Puzzlingly, women in countries with greater gender equality are less likely to take degrees in science, technology, engineering, and mathematics (STEM). New research delves into this ‘gender equality paradox’.
You’d expect countries which make it harder for women to carve their own path in life to have fewer women involved in STEM fields — however, that is not the case. It’s actually quite the opposite: countries like Algeria or Albania enjoy a greater percentage of women (and of their total female population) amongst their STEM graduates than Finland, Norway, or Sweden.
The STEM of the issue
Researchers from the Leeds Beckett University in the UK and the University of Missouri in the USA wondered what’s up and set out to investigate. Their working hypothesis was that this divide stems from the poorer quality of life in countries with lower equality, which often have little welfare support, making STEM careers (which are generally better-paid jobs) more attractive to women who live there. The teams also looked at what factors motivate boys and girls to choose STEM subjects, including overall ability, whether or not science subjects were a personal academic strength, as well as personal interest or sheer enjoyment of the topic.
The data used in the study was drawn from 475,000 teenagers across 67 countries and regions. Boys and girls had overall similar achievement levels in STEM fields, however, science was more likely to be the best subject for boys. Girls, even in cases where their ability and achievements in science were comparable to or greater than that of boys, were more likely to be better overall in reading comprehension, which is more closely tied to non-STEM subjects. Girls, overall, also tended not to be as interested in science subjects as boys. The authors note that these differences were near-universal across all the countries and regions in their analysis.
So on the one hand, girls generally tend not to care about science as much as boys, and they’re also, generally speaking, likely to be better than boys at non-STEM-related skills. According to first author Gijsbert Stoet from LBU, this already explains some of the gender disparity we see in STEM fields participation.
“The further you get in secondary and then higher education, the more subjects you need to drop until you end with just one. We are inclined to choose what we are best at and also enjoy. This makes sense and matches common school advice.”
And it makes sense; with limited resources to invest (both financial and time-wise) in education, we all want to go for something we both like and are good at. According to these findings, girls by-and-large seem to be naturally better at non-STEM-related tasks. I’m not saying they’re not good at STEM-related skills, and the authors aren’t either — it’s just that they’re even better at doing something else.
Where gender equality comes in
That explanation, however, only tells part of the story. STEM fields, after all, tend to be the better-paying ones, and that’s certainly a powerful motivator when deciding on a career path. So, based on the criteria I’ve listed above, the team looked at how many girls could be expected to study in STEM fields. They took the number of girls in each country that had the necessary ability in STEM and for whom it was also their best subject and compared to the number of women actually graduating in STEM.
All things considered, they report that every country had a disparity between those two figures, however, more gender equal countries had the widest gaps. In the UK for example, 29% of STEM graduates are female, whereas 48% of girls might be expected to take those subjects based on science ability alone, and 39% could be expected to do so once both ability and interest were factored in.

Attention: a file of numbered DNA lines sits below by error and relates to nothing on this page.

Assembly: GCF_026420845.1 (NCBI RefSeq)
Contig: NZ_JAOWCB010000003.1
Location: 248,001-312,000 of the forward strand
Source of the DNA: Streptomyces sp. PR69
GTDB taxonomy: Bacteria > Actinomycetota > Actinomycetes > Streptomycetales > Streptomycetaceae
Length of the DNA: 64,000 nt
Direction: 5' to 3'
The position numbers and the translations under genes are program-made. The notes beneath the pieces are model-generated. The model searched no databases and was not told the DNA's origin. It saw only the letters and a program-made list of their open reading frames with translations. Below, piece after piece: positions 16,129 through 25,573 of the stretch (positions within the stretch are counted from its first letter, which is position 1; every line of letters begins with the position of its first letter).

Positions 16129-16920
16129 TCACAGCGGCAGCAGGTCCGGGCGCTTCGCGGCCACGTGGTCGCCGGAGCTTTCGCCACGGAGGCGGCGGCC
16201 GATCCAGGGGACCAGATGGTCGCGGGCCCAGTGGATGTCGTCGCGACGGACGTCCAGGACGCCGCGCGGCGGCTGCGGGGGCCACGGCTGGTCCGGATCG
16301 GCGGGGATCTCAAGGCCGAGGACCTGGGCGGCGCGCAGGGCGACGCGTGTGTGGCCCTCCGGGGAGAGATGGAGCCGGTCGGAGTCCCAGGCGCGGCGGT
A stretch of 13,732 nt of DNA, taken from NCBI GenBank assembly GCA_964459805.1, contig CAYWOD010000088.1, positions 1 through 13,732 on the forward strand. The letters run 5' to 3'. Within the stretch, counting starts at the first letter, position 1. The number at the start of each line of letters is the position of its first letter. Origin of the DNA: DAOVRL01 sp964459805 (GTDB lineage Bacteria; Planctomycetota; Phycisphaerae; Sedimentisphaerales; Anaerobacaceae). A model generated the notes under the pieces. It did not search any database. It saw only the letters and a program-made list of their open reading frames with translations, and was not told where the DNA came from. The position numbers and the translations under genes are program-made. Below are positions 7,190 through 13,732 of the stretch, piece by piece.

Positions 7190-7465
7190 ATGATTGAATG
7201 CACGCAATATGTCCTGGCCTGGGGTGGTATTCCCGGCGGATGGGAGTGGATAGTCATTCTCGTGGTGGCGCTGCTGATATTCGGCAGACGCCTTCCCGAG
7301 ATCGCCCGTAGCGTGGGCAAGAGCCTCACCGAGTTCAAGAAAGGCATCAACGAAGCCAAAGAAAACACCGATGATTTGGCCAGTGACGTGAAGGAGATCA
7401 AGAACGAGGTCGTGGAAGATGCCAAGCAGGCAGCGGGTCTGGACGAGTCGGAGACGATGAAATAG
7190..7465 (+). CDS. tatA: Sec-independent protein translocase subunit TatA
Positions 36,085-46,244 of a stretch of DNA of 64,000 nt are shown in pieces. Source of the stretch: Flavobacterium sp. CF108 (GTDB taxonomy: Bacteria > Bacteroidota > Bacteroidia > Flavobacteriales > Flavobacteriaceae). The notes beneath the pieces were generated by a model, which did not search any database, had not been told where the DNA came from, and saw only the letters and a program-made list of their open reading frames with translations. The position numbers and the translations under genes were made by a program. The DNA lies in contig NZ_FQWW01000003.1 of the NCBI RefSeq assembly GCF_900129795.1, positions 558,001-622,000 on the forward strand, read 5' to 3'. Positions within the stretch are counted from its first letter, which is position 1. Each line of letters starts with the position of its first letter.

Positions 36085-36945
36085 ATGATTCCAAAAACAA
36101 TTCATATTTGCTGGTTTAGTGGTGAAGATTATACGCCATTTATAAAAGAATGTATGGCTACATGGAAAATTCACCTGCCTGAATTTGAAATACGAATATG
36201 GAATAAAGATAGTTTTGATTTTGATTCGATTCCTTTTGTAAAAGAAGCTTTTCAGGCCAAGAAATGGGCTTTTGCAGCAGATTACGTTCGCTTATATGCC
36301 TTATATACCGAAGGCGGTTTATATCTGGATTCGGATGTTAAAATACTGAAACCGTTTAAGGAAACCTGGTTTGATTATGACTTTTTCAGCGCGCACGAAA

“Although countries with greater gender equality tend to be those where women are actively encouraged to participate in STEM, they lose more girls from an academic STEM track who might otherwise choose it, based on their personal academic strengths,” says co-author Professor David Geary, UoM.
“Broader economic factors appear to contribute to the higher participation of women in STEM in countries with low gender equality and the lower participation in gender-equal countries.”
Using the UNESCO overall life satisfaction (OLS) figures as a stand-in for economic opportunity and hardship, the researchers found that in more gender equal countries, overall life satisfaction was higher. The team reports that STEM careers are generally more secure and well-paid than their competition. However, in countries where any choice of career feels relatively safe (i.e. richer countries, which tend to be more gender equal) women may put more emphasis on non-economic factors, such as personal preference, over economic factors, such as pay. Sex differences in academic strength and interests would thus factor in much more in women’s college and career choices in a more gender-equal country, Geary adds.
The findings could help guide efforts of getting more women into STEM, where their presence has remained broadly stable for decades despite efforts to increase participation.
“It’s important to take into account that girls are choosing not to study STEM for what they feel are valid reasons, so campaigns that target all girls may be a waste of energy and resources,” adds Professor Stoet.
“If governments want to increase women’s participation in STEM, a more effective strategy might be to target the girls who are clearly being ‘lost’ from the STEM pathway: those for whom science and maths are their best subjects and who enjoy it but still don’t choose it. If we can understand their motivations, then interventions can be designed to help them change their minds.”
The paper “The Gender-Equality Paradox in Science, Technology, Engineering, and Mathematics Education” has been published in the journal Psychological Science.